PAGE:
Therefore, I have this policy: I don't give out solutions to the practice test, nor do I help students work problems on the practice test. You're already distracted enough from what you should be doing (working a large number of a large variety of problems.) There's no sense in you and I both wasting our time helping you memorize the answers to several problems which won't be on the real test. Especially when that means I have waste my time 100 times, while you do it only once.

The best way to prepare for a math test is 1. to do lots of different problems. Almost all textbooks have more problems than you can work, so you really don't need an extra source of problems (like a practice test)
and 2. make sure you're well-rested and fed before walking the test. I have seen lots of guys try to take math tests when they're so tired that their skin is green. I've never seen one of them pass a test.

Tuesday, January 26, 2010

Some Sites to See

I'm not affiliated with this guy, but I sure do like browsing his site: Grand Illusions I'm glad that he has lots of videos so that I can see his toys in action without having to buy them.

Once my students find out I'm an avid homebrewer, I get deluged with questions about The World's Greatest Hobby(TM). The answers to almost all questions are here: HowToBrew
John Palmer has written the most excellent intro-to- brewing book. Since he's in 3rd edition now, he's put his 1st edition online so you can read it for free.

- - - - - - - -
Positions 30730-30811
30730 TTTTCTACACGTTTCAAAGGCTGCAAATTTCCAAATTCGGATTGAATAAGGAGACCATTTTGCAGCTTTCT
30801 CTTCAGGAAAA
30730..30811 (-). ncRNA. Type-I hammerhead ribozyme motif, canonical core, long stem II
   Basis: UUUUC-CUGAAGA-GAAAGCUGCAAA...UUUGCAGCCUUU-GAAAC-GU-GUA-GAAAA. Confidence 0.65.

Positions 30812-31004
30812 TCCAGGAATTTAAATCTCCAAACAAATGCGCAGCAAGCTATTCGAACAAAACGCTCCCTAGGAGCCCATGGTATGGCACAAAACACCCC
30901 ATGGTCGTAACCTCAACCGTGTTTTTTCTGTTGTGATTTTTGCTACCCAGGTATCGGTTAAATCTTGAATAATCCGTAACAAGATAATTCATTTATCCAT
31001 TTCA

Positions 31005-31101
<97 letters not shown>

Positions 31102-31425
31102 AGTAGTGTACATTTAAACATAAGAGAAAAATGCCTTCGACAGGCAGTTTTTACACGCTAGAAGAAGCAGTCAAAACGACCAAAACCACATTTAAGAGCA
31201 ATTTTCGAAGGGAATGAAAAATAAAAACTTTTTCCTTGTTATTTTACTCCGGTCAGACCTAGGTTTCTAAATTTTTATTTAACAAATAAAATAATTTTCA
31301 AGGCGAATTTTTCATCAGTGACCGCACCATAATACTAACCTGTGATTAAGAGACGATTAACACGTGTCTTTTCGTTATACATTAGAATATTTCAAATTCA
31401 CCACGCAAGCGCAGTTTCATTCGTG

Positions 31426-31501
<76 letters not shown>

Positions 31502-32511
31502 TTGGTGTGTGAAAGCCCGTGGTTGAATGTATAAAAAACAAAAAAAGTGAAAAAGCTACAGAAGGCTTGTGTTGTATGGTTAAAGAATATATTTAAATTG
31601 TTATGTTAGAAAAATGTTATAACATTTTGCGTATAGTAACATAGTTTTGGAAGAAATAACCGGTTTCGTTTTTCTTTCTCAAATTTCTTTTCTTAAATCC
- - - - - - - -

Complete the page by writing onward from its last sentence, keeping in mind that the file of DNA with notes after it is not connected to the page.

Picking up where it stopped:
I'm not a photographer, but I sure do enjoy good photography. I think Stern Magazine has the best photographic team inside Saturn's orbit. It's a German magazine, so their standards are sometimes different from American standards, but you may set filters. Towards the top is a link to "Bilder des Tages" (Pictures of the Day.) This gallery is added to daily. Towards the bottom are two gray-background strips with about 4 thumbnails. These lead to "View Photocommunity" and "Photographie" galleries. Very many very nice pictures there: Stern Besides, it's useful to see what some of the Europeans think of us.

Here's a sight you may find occasionally useful;
before there was wiki, there was MathWorld. Type in anything math-ish you like and see what you get. Try "factorial". If there's a formula for something, you can find it here.

Next: Fireball Crosswords This guy makes the best crosswords. He used to edit a daily puzzle, but has backed off to once per week. If you love freakishly hard puzzles, you can subscribe to his weekly puzzle for $10 for a year. You can also buy books of his old puzzles. (Again, I'm not affiliated.)

I am a member of this club: Austin Saengerrunde We own Scholz' Bier Garten, nuff said.

Finally, for your amusement (and hopefully education) here's link to a 10-year-old article from the New York Times. Some things never change: NYTimes